Vocabulary and Reading Go Hand In Hand

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Objective

SWBAT show vocabulary understanding through dictionary illustrations. SWBAT answer text dependent questions.

Big Idea

Tell me what you know!

Prepare the Learner

15 minutes

Dictionaries-Vocabulary Building

 

Students will be doing their own illustrations of the vocabulary words from Look Out Kindergarten, Here I Come!  

 

I have my dictionary on the document camera and students are sitting at their desks with theirs.  We start by putting our names on the front covers and reading the title together.  

 

I say: Boys and girls, put your finger on the title like I have mine on my title.  I am modeling on the document camera.  Touch the first word in the title and say  "My." (students repeat) Now touch the second word and say "dictionary."  (students repeat)  

 

We turn to the first page and put our fingers on the word.  I ask: Does anyone recognize that word?  I allow wait time and if students do not know, I say: Touch the word and say "Counting."

 

I ask: What could we draw to show 'counting?'  I take student suggestions and refer back to the book for illustration ideas, if necessary.  I model drawing on the document camera as students draw an illustration in their dictionaries.

 

I follow this same format for each of the words.  Why are the words there for students?  Why the typed words?

Interact with Text/Concept

30 minutes

Look Out Kindergarten, Here I Come! by Nancy Carlson

3rd Read- last half of story

Because my students are second language learners and speak almost no English at the beginning of the year, reading an entire text for deeper meaning can be overwhelming to them.  For this reason, I often break reads up into manageable chunks so that my students can gain understanding without shutting down.

 

I ask: Who can come up and point to the title of the story on the cover?  I prompt: Remember, the title is the NAME of the book.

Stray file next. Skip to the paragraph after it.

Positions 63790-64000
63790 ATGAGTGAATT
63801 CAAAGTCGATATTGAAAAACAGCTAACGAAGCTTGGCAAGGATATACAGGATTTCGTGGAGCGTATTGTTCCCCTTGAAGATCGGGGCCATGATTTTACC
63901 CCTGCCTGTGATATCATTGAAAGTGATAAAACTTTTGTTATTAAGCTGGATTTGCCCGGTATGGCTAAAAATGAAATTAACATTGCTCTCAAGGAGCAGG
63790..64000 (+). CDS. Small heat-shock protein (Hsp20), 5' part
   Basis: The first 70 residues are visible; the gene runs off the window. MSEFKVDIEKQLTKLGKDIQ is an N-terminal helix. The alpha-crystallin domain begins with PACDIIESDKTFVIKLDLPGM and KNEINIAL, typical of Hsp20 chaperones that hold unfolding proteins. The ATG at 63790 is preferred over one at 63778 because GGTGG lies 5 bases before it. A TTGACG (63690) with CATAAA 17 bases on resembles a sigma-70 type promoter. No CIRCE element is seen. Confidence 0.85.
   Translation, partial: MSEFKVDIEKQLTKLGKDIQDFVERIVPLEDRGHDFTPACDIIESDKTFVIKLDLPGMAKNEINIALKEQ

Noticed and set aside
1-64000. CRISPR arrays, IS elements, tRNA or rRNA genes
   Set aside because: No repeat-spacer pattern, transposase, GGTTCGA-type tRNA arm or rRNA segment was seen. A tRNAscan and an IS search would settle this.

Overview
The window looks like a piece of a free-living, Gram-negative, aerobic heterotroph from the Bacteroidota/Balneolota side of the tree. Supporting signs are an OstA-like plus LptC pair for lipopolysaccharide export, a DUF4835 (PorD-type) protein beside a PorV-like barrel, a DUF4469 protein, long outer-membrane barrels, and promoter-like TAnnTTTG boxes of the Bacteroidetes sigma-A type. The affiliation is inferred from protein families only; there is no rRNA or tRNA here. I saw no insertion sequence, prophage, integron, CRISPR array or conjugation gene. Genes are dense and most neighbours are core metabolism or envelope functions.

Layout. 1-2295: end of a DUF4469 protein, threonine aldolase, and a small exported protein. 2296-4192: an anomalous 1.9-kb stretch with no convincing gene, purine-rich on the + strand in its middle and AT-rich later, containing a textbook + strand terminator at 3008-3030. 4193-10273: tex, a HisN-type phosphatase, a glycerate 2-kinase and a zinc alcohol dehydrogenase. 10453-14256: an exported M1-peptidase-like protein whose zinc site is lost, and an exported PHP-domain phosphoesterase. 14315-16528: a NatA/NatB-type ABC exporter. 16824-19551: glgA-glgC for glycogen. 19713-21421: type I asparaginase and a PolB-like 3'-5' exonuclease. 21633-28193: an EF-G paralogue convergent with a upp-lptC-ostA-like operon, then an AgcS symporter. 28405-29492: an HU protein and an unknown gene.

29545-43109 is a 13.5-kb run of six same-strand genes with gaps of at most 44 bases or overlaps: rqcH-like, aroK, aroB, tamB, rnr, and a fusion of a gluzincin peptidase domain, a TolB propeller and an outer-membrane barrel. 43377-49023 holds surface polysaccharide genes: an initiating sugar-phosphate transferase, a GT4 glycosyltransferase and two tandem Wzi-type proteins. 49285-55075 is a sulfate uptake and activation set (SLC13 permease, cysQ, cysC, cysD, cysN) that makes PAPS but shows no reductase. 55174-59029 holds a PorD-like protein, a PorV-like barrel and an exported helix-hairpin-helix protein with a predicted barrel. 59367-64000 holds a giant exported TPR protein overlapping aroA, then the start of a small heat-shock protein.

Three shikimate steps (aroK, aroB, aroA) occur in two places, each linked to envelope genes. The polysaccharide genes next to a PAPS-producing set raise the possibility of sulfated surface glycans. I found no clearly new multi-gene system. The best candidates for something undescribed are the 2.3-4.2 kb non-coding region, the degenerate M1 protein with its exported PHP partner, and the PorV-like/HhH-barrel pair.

I point to the author’s name and ask: Does anyone remember what the author's job is?  If students do not recall, I prompt:  The author is the person who writes the words.  The words in this book are under the pictures. 

 

As I read, I model how we track words when reading.  I point out early on how we return sweep at the end of the line.  I say:  Boys and girls, when we get to the end of a line in a book we go around and down to continue reading if we see more words.  Everybody say “around and down.” (students repeat)

I read the story and stop at the following stopping points to check for understanding:

 

page 19:  Henry is finally at school.  It sounds like he might be getting worried about getting lost.  What does his mom remind him to do if he needs help? 

page 20:  How is Henry feeling now?  How do you know?  

 

page 25:  How does Henry feel now at the end of the story?  How do you know?  How have his feelings about school changed from the beginning to the middle to the end of the story?

Extend Understanding

15 minutes

Story Sequencing

 

I project this sequencing website onto the SmartBoard.  We practice sequencing one or two of the stories to make sure students understand how it works. 

 

For each of the stories, we discuss why the sequence makes sense.  I ask: Why must ___ come before ___?  Why must __ come after ___?  

 

I love this site and game because the stories are engaging and manageable for young readers.  The stories highlight beginning, middle and end, which is what we are stressing at this time of the school year.  

Here is a video that shows how the site works: